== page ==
How to Survive a Silver-Gold Sucker Punch
Anyone who owns precious metals, mining shares or metals' ETFs knows the drill.
First, gold and silver begin to establish an uptrend on the charts. Analysts (like us) start writing about how prices are getting ready to make an upside run.
Then "out of nowhere" thousands of highly margined futures contracts hit the market on the short side, "re-painting" the charts, sending terror into the hearts of stackers and those who believe in "honest money."
The reality is that honest money is being manipulated for personal gain by dishonest traders, enabled by "regulators" who, to put it charitably, look the other way.
It can be disheartening. It can make you feel helpless.
And worse, it can knock you off what David Morgan, Doug Casey, and others believe is destined to become the biggest precious metals and mining stock bull run of our lifetimes.
But you can get back up again and persevere on the path to the Winners' Table.
Years ago, when I was moving through the Dan ranks in martial arts' study with my revered Sensei (who unexpectedly passed away last December, ending – at least on this plane – our 33 year relationship), I was given an assignment.
"Choose two or three self defense situations you've been in when you felt unable to respond, and design effective, multiple-response counter attacks," he said.
Remembering how in third grade I had been sucker punched by a supposed friend when I reached out to shake hands, and how terrible that felt, I went to work on a solution.
I trained full-out for five minutes, then stopped, breathed out fully – and held my breath to see what kind of offensive response(s) I could execute.
Surprisingly, even though my lungs were oxygen-deprived, I was able to perform several powerful empty hand and kicking techniques.
In the event, these would have provided an effective self-defense solution, even before breathing in to refill my lungs. (This capability also holds true for run, stop, draw-and-fire sidearm practice.)
Not long ago, when silver was dropping $2.50 an ounce, with gold down $75, a metals dealer had this to say:
"The Big money always moves way ahead of the crowd. And if you look at what sophisticated money on the planet is doing; they're using price as a cover; manipulated price as a tool of misdirection, to accumulate.
Today, silver and gold are getting crushed like I've never seen (yet) our phones have been ringing off the hook for the past couple of days, as the price has dropped...and no one is selling anything... This is nothing more than a function of a paper price hit-and-run; a paper price drive-by shooting. As soon as the Commercials get to where they can cover, the price will turn around.
The whole concept of the art of war is misdirection.
They (the "Floor traders") realize that people are so inundated with life that they don't have time to look under the hood.
So how do you control price or sentiment? You beat the heck out of the price and espouse negative rhetoric across the gamut of big-business-controlled media...
This allows big money to accumulate gold and silver in copius amounts without being crowded out of their trade.
- Why did central banks reclassify gold as a Tier 1 (good as cash) asset?
- Why have central banks been massively accumulating? (Bloomberg reports, that in the last two years, central banks have acquired more than 1,300 tonnes of gold, which they've termed "the biggest gold-buying spree in half a century.")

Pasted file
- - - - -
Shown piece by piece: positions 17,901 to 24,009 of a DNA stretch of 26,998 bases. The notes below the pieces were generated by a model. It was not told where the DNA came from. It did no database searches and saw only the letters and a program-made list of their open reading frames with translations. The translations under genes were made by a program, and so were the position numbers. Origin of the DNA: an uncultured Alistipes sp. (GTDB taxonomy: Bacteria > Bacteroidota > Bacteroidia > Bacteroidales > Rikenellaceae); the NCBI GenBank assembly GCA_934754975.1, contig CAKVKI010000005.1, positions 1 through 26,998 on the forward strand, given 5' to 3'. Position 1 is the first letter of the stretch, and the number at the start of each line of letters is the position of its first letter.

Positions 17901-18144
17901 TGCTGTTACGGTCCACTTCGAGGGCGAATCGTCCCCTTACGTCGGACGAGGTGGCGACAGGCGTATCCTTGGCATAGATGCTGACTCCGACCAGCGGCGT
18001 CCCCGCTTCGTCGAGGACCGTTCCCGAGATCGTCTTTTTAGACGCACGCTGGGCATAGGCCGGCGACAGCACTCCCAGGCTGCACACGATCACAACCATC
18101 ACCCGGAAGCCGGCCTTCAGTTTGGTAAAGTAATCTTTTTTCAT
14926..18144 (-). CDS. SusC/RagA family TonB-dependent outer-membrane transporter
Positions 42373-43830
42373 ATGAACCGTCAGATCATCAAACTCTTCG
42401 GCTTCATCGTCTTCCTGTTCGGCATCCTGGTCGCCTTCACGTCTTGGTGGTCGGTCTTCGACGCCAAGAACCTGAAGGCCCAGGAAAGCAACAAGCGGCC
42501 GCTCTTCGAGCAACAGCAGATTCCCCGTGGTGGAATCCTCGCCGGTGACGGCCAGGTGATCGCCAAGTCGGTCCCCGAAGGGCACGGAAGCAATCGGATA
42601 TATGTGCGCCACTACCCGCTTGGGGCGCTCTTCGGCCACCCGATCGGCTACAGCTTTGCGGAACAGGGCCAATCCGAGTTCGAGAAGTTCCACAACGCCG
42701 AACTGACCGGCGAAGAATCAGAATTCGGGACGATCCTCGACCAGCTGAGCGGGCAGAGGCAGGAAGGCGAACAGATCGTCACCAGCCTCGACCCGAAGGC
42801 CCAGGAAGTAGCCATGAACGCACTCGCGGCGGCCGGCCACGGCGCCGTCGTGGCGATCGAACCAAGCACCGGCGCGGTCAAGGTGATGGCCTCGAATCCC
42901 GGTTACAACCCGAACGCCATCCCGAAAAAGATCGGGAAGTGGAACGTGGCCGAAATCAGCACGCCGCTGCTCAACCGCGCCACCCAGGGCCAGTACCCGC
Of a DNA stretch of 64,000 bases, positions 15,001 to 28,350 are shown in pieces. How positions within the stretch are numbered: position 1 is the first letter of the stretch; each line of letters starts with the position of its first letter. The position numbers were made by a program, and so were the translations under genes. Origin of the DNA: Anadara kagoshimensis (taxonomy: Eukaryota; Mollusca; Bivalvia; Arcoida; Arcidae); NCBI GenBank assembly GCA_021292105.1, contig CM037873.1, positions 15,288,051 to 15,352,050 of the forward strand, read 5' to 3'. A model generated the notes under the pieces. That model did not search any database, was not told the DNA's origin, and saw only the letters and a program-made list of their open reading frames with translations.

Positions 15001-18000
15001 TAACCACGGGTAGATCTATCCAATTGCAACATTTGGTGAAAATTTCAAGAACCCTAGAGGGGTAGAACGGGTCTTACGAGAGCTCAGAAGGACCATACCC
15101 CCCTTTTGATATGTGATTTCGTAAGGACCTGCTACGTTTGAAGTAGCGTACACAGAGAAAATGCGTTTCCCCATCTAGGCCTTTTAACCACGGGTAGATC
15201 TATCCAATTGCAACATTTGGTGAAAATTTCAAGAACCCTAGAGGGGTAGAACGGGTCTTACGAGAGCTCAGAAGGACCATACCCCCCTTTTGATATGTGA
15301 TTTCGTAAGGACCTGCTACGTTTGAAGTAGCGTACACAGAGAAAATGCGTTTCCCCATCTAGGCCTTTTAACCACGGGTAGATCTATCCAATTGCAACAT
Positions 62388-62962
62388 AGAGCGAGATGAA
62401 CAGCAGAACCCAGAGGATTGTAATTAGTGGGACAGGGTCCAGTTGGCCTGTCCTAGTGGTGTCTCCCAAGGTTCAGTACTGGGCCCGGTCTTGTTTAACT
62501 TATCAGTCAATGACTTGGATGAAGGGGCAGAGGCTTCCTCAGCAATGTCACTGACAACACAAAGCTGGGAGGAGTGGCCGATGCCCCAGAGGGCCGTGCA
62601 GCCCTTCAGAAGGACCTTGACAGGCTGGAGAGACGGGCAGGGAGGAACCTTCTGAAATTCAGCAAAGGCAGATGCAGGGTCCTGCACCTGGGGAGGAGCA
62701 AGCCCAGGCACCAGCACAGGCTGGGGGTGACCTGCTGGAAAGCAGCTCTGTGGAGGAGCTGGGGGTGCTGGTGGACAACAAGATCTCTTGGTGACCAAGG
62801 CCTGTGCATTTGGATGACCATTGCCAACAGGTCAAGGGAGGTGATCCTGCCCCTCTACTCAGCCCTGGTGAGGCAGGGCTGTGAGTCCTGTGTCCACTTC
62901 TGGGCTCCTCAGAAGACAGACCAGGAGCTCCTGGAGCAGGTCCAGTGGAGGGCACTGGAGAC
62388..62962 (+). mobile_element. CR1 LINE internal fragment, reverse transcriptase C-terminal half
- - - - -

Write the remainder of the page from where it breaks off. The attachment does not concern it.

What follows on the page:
- Why are the most wealthy and influential people on the COMEX – the "Others" – pulling record amounts (physical gold and silver) off the COMEX?
In a daily column titled, "This is No Time to Give Up on Gold," Rick Ackerman, of Rick's Picks, commented about the metal's swoon:
With gold's gratuitous, 4% plunge on Friday, bullion has once again affirmed its reputation as one of the nastiest, most frustrating assets an investor can own. Its chief enemy is a global network of shamans, thimble-riggers and feather merchants who make their living borrowing bullion from the central banks for practically nothing, then lending it to everyone else for slightly more.
They are always looking for excuses to pound quotes so that they can replace what they've borrowed at a lower price. Helpful to this goal is a story that, however ridiculous, spooks gold bugs into dumping their holdings.
The massive selling of metals is an illusion. And yes, it's been going on for quite a while.
During a 2010 CFTC hearing, CPM Group's Jeff Christian testified that: "Precious metals trade in a multiple of a hundred times the amount of the underlying metal." In other words, prices are manipulated and suppressed with bets placed on tons of imaginary or non-existent metals.
In his book "Rigged: Exposing the Largest Financial Fraud in History, Stuart Englert concludes that "More imaginary gold and silver is traded in a few days than is mined in an entire year.
Such large-scale trading is at the heart of the price suppression scheme. This supply illusion causes the paper metals' price to be manipulated lower, even if demand is rising!"
So... how can YOU respond to these periodic "shakedowns"?
Ideally, as Master Miyagi in The Karate Kid movie would say, "Don't be there." You can sidestep a lot of the action by not trading on margin, buying your physical in tranches rather than all at once, and saving some capital to deploy during one of these take downs.
Of course, if you have a position, you'll need to suffer through some short-term pain while prices get back to recognizing true supply/demand reality. But now that you know what's going on, it should help you dial down the emotions – and certainly not give up!
One of the core principles that David Morgan at The Morgan Report teaches is that "The market is ultimately bigger than any attempts to subvert it." Keeping this in mind can enable you to "stay long and strong" while the inevitable sorting out takes place, and metals prices bounce back quickly thereafter.